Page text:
Friday, August 21, 2009

A Blog is like a Frog

My last summer day in Padova, my neighbor who passionately belted distorted arias from 7:30-8 each morning was suprisingly quiet - his silence another kind of song. I felt like a twig being carved out by a child in these days, to make a small boat for the ocean.

The summer ended with one of the most honest, gorgeous concerts in my life, under a grotto made by Padova's city walls. The venue, Giardini Sospesi (Suspended Garden) had me on a big stage, lit by the art of Jill Auckenthaler and the 3 or 4 Padova stars I got used to wishing on every night. The minute before I was supposed to walk onstage, the sky started to drip, and the crew started tearing everything off the stage. For a moment the sky paused, and we did too...until whoosh! Pioggia. Molto. It was decided to move the concert under the walls.

Descriptions of each song translated into Italian were folded on the keyboard, and once the white plastic chairs were rearranged to make an audience shape, I held the papers out to Luciano, the resident card trickster, who had given me a brown cloth star on a string at my last show. He picked my newest song, Mother, and I started the show on a serene note, singing about a tree in Sicily that whispers secrets.

Every song came out like the first time I wrote it, and the rain created a sweet camaraderie with the audience. 2 encores left me skipping under all the arched bricks.

At the Venice Biennale, I visited the Italian tadpoles outside the Brazilian neon exhibit that I wrote about 2 years ago in the song "Everyone's in Love." They've grown into frogs!

Saw a glass table there with the settings cut out, a basement garden, a room of woven elastic, and braided kissing Egyptians.

An appearance on Padova's Radio Coopertiva, with 2-hours of engaging musical and literary questions from Leonardo Zoppei.

I met the incredible Padovan drummer Jimmy Weinstein this summer, thanks to NY multi-reedist Matt Renzi. Jimmy's Chicago-born like me - I used to touch every indented circle on the kid-high facade of his relative's building 2 blocks away. 2 hours of rehearsal and we were set to go for our Cantieri D'Arte concert in Vigonza. Debora Petrina joined us for a few songs on the gorgeous outdoor stage at Castello de la Peraga, where Jimmy's wife used to explore as a little girl. Artist Elisabetta Benfatto approached me, and happy to say she'll be creating a video for Mother. My new album project includes a different artist making a video for each song.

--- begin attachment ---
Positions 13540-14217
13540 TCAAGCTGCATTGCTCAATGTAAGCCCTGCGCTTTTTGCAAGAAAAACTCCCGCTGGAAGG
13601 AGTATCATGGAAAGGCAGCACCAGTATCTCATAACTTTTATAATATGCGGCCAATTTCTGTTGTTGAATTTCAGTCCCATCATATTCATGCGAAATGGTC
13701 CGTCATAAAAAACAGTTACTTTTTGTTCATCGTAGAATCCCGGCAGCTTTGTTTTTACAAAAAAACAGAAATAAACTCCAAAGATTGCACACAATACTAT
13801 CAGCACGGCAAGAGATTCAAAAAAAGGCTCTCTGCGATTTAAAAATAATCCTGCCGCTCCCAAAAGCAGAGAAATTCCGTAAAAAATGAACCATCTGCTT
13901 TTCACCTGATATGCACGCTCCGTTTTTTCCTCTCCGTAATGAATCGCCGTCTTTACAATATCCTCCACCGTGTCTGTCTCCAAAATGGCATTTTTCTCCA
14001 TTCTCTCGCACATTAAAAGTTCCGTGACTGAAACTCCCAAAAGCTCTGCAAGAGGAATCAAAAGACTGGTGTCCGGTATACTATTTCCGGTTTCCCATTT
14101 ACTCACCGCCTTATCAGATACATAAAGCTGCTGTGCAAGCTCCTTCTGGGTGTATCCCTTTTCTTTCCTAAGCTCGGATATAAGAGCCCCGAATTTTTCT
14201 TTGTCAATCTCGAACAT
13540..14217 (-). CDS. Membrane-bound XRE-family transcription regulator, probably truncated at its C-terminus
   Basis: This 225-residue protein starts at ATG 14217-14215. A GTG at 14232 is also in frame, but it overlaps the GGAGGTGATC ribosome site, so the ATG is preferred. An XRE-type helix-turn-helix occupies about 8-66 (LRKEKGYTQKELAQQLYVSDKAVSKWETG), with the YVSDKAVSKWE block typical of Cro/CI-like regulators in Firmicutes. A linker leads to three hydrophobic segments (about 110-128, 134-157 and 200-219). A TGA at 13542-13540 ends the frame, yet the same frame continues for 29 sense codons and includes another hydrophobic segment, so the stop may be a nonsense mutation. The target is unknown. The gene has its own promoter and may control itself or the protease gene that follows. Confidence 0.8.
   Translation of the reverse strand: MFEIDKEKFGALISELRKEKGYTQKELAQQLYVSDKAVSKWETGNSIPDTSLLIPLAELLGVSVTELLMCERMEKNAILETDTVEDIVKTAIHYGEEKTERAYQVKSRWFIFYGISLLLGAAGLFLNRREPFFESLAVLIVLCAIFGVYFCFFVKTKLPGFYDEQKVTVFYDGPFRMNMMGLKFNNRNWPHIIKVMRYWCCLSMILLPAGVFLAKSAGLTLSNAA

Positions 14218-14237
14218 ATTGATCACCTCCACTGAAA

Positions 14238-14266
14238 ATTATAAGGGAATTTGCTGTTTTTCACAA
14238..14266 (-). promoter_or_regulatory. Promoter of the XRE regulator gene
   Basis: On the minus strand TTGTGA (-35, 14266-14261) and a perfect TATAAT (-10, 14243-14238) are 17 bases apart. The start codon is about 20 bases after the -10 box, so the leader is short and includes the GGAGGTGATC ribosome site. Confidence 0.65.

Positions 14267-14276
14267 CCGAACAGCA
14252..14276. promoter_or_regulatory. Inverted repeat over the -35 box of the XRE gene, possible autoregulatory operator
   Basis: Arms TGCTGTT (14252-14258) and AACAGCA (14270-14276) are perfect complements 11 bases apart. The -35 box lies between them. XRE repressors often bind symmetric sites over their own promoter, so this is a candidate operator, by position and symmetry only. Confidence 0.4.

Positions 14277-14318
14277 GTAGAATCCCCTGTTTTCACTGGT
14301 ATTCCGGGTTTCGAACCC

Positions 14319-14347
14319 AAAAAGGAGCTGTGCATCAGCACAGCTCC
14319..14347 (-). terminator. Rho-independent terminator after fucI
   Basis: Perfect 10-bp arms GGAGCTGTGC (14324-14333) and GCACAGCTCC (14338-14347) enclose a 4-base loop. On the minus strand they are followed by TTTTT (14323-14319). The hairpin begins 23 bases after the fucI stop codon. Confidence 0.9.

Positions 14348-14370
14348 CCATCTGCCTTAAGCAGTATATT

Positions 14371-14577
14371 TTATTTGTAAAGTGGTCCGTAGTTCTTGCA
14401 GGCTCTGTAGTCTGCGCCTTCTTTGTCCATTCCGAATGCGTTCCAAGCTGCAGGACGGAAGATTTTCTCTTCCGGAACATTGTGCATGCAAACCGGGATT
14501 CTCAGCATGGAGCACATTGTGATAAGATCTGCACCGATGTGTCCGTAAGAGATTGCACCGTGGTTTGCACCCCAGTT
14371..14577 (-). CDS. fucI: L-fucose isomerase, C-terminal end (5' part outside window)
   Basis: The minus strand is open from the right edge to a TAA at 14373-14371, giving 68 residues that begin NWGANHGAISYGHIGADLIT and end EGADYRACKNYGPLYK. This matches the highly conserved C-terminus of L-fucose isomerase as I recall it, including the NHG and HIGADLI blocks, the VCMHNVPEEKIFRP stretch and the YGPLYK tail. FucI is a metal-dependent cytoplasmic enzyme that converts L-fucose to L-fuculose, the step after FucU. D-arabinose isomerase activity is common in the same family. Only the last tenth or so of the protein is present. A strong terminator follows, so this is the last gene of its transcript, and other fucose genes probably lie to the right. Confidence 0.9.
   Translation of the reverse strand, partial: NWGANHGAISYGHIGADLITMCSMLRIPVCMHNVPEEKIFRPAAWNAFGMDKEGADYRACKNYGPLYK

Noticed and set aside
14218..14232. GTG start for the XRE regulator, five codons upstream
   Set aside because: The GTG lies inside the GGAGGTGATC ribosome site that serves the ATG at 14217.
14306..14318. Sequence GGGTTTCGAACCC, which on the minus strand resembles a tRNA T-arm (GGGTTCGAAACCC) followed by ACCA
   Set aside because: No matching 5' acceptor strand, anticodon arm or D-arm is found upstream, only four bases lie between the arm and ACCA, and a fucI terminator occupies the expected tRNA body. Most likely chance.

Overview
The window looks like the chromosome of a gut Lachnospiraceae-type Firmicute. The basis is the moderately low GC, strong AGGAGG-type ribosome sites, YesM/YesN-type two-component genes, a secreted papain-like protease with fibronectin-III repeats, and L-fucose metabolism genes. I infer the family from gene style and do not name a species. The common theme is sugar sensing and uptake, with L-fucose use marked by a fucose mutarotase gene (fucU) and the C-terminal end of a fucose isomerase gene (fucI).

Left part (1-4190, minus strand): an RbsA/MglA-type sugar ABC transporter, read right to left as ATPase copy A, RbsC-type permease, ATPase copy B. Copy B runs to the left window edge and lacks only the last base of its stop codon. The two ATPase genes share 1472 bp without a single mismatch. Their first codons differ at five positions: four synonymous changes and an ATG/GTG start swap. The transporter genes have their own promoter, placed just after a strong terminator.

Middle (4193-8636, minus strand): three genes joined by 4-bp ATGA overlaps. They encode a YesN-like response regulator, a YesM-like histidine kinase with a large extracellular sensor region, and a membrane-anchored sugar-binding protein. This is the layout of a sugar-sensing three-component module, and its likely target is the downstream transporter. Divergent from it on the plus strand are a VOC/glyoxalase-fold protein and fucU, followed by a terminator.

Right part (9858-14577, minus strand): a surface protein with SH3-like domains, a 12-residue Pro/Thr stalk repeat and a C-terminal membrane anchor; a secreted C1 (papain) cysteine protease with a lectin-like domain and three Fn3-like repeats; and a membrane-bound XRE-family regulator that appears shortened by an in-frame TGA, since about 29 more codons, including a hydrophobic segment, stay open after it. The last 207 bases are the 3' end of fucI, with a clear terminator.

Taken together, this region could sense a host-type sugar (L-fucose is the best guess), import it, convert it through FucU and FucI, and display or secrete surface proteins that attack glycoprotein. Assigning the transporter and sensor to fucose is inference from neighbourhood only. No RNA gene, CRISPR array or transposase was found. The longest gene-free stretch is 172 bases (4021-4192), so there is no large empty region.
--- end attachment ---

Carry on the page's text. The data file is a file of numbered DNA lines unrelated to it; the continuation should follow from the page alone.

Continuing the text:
After Debora's blue-haired electrifying set with 3/4 East Rodeo, I fell asleep with friend Isacco and the keyboard in the backseat.

Took a wrong turn into lower Switzerland after climbing in the Dolomites, which was a right turn in the end. My heart melted into the dainty area of Engadin, perched above the Swiss National Park. The first night camping, we were sent to the town of Sent, where we discovered an accordion/tuba band, and at night from our tent heard a Swiss men's choir singing traditional hymns (with a conductor!) in the camping Bratwurst restaurant.

Pastel concrete houses with painted designs surrounded each mini-town's washing fountains and sculptures, and artistic couples with barefoot children climbed cardboard piles for fun.

And hand-shaped mushrooms filled the caterpillared, story-filled forest below.

This tower in Northern Italy is 1/4 in the water. Nearby's the real Apple Store.

In Chicago, visiting my family, and circles are containers of Italian seasoning for my niece and nephew, made of pom-pom sparkles.

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